The above-treeline terrain was almost entirely bare and dry today, and we elected to remove our microspikes for the final walk to the top. A wonderful view east to the spine of Vermont's Green Mountains opened up as we neared the summit tower. Mount Mansfield looked especially white and glowing. In fact, it seemed to have a lot more snow on it than the near summits around us (which seemed to be basically bare and dry).
We clambered up the summit tower to the observation deck. A restoration group had completed their refurb of the Hurricane Mountain tower, and it showed. The roof was new, the old fire-sighting alidade had been refurbished and a new map set within it, and mountain locator pictures had been affixed at the top of each wall. The entire superstructure looked to have been repainted in a bright silver, too. The whole tower was now in excellent shape and ready to accept visitors for years to come.
The chill wind was up here a little chillier and a little more biting. There wasn't much appetite for a long stay, so after a few rounds of photos, everyone but me headed back down. I stayed up top in order to get an "aerial" view of our group enjoying the sunset from the top of Hurricane Mountain.
I waited up in the tower for the sun to set. There were still ten more minutes to go, and with the unpleasantly cold wind, those minutes ticked by quite slowly. Ducking down to hide behind the steel panels below the open windows helped cut down on wind exposure. I took a few interesting telephoto zoom shots while waiting, capturing some quite interesting views. The view down the Ausable Lakes valley with the jagged silhouette of Sawteeth on one side was quite nice, in particular.
Finally the sun approached, then touched, the western horizon. It went down just a hair's breadth to the left of the tip of Mount Colden, and I got our little group to look and wave as it did so.
Sunset from Hurricane Mountain on January 8, 2023. Mission Accomplished.
I quickly packed up my gear and hurried down the tower's steps to the ground, where it was much less breezy and therefore more pleasant. Collectively we gathered up our stuff and started back down. On the western horizon, those thin bands of cloud we noticed earlier did in fact deliver, soon turning from a nondescript grey to brilliant bands of pink.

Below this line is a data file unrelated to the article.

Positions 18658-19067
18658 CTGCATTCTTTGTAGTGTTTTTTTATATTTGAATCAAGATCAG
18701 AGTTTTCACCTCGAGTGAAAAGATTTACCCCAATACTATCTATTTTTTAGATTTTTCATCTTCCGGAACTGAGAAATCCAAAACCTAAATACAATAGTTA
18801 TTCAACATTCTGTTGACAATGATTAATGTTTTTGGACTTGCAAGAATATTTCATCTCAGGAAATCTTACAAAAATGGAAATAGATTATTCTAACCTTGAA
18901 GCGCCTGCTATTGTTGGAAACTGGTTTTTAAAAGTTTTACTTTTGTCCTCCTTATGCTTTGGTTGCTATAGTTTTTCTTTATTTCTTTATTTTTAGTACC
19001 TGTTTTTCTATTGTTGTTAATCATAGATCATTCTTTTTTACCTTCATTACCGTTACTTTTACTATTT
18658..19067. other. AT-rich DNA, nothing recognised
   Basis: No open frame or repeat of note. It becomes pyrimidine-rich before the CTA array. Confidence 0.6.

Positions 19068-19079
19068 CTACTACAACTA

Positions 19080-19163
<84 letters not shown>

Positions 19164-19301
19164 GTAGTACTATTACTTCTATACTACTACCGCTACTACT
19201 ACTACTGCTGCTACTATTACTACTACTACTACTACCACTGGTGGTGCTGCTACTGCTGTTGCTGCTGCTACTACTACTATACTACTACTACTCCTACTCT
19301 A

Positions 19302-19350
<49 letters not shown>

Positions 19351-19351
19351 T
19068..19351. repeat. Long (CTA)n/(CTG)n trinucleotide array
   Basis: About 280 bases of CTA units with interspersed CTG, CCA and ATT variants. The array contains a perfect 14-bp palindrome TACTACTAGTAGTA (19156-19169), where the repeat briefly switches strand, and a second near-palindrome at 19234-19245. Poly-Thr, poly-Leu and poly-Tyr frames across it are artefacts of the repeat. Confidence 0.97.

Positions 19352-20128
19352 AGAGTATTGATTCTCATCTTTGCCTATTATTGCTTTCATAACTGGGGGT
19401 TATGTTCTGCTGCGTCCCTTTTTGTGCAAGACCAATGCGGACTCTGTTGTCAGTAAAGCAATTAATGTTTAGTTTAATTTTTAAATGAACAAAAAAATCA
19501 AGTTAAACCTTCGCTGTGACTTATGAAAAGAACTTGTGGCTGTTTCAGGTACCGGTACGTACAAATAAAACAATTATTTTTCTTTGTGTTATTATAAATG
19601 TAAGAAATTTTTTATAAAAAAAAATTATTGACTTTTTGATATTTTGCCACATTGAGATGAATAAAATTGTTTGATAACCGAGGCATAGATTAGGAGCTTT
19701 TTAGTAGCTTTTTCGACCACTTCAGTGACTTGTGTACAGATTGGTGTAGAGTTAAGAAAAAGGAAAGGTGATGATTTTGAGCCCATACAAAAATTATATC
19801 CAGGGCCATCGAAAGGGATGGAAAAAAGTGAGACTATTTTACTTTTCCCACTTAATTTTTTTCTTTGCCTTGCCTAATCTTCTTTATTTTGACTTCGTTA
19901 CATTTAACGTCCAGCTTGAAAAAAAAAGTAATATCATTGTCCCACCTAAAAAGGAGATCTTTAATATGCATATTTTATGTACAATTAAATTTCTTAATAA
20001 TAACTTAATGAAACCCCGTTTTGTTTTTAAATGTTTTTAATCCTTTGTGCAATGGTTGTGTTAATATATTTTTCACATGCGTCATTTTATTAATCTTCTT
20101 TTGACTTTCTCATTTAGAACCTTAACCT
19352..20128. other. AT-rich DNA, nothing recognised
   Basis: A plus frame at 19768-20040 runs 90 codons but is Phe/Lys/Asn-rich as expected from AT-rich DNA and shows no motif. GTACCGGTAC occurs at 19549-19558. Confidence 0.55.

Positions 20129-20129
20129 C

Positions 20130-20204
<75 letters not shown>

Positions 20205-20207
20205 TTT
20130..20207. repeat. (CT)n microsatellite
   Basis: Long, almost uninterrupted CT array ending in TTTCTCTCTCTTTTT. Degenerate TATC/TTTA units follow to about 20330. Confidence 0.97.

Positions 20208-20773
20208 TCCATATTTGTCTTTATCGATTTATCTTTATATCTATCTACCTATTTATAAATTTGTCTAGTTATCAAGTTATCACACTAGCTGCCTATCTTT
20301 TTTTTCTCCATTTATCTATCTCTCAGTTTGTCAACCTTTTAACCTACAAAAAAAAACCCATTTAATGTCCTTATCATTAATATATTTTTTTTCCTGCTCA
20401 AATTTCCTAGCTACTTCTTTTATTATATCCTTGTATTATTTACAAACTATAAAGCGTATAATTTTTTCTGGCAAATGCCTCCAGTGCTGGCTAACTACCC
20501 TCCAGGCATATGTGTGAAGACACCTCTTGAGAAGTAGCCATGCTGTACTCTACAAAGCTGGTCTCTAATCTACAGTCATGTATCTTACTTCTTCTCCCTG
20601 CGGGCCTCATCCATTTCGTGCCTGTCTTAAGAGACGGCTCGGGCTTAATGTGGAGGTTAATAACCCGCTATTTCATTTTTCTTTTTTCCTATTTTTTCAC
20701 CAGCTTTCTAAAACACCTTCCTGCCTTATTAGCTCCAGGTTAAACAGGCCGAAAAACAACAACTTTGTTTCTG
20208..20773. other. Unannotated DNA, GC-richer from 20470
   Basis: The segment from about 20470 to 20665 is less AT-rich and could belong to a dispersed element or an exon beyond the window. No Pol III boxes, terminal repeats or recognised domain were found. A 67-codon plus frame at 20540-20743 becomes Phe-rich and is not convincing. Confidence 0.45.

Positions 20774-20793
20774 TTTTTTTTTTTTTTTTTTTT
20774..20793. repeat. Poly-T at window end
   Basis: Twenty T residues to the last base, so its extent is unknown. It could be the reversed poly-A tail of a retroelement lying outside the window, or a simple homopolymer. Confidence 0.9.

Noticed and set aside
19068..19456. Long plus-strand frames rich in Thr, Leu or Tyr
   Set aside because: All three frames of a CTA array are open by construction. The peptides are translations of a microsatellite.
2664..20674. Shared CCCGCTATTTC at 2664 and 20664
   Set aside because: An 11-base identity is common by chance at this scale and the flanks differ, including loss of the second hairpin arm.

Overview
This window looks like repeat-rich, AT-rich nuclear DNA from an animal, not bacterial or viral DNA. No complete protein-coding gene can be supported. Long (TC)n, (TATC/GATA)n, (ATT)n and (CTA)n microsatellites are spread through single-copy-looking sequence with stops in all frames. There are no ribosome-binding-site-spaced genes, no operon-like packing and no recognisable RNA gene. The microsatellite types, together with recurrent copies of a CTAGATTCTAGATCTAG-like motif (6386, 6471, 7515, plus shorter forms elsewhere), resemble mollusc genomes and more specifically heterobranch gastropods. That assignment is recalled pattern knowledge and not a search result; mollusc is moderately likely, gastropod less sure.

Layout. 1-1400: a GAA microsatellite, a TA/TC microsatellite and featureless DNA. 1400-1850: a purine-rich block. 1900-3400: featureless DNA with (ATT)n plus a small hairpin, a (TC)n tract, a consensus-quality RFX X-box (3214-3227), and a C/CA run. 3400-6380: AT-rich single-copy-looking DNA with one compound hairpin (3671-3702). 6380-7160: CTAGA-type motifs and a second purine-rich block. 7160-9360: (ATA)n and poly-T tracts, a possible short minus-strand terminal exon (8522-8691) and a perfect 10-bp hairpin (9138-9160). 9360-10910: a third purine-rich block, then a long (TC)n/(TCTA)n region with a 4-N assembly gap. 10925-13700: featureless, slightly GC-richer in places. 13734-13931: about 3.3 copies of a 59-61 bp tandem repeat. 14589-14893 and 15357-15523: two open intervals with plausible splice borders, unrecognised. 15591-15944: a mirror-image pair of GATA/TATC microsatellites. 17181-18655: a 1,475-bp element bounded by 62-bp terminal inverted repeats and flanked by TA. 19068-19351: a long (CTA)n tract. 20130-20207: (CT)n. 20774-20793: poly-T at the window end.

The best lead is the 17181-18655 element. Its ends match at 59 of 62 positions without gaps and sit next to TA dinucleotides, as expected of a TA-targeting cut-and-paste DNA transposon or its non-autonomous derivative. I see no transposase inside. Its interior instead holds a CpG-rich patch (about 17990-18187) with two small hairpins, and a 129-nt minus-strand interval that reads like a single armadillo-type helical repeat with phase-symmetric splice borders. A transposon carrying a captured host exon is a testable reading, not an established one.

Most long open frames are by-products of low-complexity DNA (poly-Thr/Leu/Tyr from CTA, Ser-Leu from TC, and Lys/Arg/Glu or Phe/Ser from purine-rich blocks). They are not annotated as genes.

Back down near treeline, we re-mounted our microspikes, then crunched down into the calm and comparatively much warmer environs of the trees.
Headlamps on, we crunched back down the way we came. Pu briefly made a wrong turn at the junction with the trail leading down towards Nun-da-Ga-o ridge, but we quickly corrected him back onto the right path. At each of the lower lookouts we stopped to take in the ever-darkening but ever-more-saturated western horizon. I got a chance to try out the much improved autofocus and low-light performance of my new Canon R6 Mark II (this was its first ever outing in the wild).
Descending off of ridgeline
By 5:45pm we had reached the lower open area on Hurricane's southwestern ridgeline. This was the last point we'd be seeing the horizon, which was still colorful but much faded from earlier. With the lack of wind in the trees combined with continuous walking, we were pleasantly warmed back up.
From here, it was an easy and pleasant walk back down to the basin, across the basin, and down to the route 9N trailhead.
In all, it had been a tidy five hour hike from trailhead to tip and back. Our good return time meant a good arrival time back in Ottawa, proving once again that the late-departure sunset hike format can work quite well, even on a weeknight!
Interactive trackmap with photo points - Hurricane Mountain - click map to view
Hurricane Mountain - Hike Data
* : +/- 75 feet
Total Elevation Gain:
Total Elevation Loss:
* : +/- 75 feet